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I'm coming from StackOverflow where I posted this question and got redirected here. Let me ask it here again :

I have been trying to add colors to my mac terminal but not every file is colored. Furthermore different files with the same extension (ex : .png) show some particular behaviour : some of them are colored, and some of them are not.

I have been following different tutorials around the web (installing coreutils, and using CLICOLOR=1). Both gave the same result, some files are colored, some are not.

Here is what I wrote in .bash_profile following a thread like this one:

export CLICOLOR=1
export LSCOLORS=ExGxFxdxCxDxDxHBhDhCgC

I then saved, forced reload with source .bash_profile and launched a new terminal window. Here is what it gave me (3 png images that are not color coded the same way).

It also will not work with other extensions (eg. zip here). Directories (in purple) seem to be the only "type" color coded every time.

Note : I generally use iTerm2 but both terminals have the same behavior.
Note : The screenshots are the same if I write ls -G instead of ls.

I have searched everywhere and cannot find someone who asked the same question online. Hopefully you can help me! Thank you!

EDIT : Here's what happens when I write ls -linstead of ls as Kamil Maciorowski asked in commments (I did not know that was what they asked and I do not know if it helps).

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You can use this LSCOLORS generator to preview and play with the colors and to get a better understanding of what colors are applied to what items.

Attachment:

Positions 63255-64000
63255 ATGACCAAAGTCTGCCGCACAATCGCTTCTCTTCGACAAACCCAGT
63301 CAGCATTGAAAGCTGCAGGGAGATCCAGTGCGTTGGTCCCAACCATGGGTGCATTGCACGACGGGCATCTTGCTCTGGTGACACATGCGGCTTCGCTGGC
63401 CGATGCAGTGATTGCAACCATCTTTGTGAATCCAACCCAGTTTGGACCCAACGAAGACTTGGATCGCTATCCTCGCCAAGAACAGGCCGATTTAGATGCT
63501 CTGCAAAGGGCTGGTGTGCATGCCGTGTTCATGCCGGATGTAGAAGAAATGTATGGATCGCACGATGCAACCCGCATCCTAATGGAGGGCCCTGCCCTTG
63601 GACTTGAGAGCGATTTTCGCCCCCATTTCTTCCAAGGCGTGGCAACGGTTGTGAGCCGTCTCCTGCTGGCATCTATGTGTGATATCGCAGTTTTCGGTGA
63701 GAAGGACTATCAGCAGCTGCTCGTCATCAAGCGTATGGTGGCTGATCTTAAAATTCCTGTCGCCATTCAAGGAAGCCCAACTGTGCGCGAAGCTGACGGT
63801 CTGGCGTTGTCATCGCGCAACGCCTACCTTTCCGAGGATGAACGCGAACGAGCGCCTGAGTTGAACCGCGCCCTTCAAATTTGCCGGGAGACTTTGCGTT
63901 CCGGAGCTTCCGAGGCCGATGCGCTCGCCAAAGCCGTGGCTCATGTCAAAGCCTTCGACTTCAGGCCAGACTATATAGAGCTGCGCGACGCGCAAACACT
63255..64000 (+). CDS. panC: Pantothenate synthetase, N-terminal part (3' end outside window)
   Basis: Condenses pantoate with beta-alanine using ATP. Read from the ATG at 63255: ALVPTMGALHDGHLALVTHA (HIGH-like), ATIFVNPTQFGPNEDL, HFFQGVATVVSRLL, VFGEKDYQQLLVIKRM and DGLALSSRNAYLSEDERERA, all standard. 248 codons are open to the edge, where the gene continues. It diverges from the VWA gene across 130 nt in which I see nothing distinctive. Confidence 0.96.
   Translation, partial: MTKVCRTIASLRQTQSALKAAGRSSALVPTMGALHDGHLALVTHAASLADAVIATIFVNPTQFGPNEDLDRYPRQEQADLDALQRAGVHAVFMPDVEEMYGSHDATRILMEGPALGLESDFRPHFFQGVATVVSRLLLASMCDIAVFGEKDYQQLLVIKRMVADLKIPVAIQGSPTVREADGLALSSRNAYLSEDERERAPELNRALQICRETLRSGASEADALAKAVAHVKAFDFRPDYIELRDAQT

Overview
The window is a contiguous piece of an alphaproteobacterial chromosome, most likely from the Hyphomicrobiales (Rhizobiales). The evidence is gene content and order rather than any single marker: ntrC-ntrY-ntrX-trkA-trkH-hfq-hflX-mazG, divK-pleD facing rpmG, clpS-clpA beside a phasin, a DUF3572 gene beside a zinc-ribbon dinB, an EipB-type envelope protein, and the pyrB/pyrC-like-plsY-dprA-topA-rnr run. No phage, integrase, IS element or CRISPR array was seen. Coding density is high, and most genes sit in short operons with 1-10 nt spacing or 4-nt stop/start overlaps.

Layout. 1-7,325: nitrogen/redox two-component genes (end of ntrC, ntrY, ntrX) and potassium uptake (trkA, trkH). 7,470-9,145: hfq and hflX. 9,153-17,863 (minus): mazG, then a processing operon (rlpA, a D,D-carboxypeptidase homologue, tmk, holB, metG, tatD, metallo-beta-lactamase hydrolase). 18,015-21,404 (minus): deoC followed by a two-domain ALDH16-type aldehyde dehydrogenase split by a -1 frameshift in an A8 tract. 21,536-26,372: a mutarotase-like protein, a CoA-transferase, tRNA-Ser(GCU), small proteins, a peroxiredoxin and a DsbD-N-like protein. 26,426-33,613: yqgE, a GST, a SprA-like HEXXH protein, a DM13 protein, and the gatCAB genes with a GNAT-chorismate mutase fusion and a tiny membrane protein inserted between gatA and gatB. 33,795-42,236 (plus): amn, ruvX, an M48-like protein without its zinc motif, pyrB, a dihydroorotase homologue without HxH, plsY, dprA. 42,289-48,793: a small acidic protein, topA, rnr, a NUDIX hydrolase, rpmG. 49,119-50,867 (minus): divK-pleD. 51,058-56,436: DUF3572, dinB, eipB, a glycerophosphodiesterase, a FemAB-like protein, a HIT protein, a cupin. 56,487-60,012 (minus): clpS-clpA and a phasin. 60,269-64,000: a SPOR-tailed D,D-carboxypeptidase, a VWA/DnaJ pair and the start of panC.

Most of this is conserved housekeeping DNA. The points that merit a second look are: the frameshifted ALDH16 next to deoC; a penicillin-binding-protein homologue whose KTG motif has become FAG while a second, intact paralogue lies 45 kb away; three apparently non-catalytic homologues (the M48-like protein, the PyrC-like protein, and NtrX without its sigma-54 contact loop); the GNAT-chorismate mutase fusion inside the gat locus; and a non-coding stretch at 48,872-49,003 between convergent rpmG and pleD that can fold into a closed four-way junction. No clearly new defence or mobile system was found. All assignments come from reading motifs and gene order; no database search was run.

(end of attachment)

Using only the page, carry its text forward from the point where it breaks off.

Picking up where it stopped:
As the users on Stack Overflow already mentioned, your files have different permissions. In the case of the PNG images, two of them have the x (execute) permission, while the third does not.

The first column of the output of ls -l is the permissions.

-rw-r--r--@ 1 wexus  staff  512458 Jul 10  2018 jetpack.png
-rwxr-xr-x@ 1 wexus  staff  442020 Mar 11  2015 scribd.png
-rwxr-xr-x@ 1 wexus  staff  297118 May 19  2015 ulule.png

You can change permissions using the chmod command.

LSCOLORS follows the order listed in the answer to your Stack Overflow question:

  1. directory
  2. symbolic link
  3. socket
  4. pipe
  5. executable
  6. block special
  7. character special
  8. executable with setuid bit set
  9. executable with setgid bit set
  10. directory writable to others, with sticky bit
  11. directory writable to others, without sticky bit

As you can see, regular files aren't included here, so they (I believe) will use the default formatting. If you want to have files with the x permission shown the same as other files, you should apply Xx or xx as the 5th block. Capitalizing the first letter will make the text bold.

ExGxFxdxCxDxDxHBhDhCgCExGxFxdxXxDxDxHBhDhCgC

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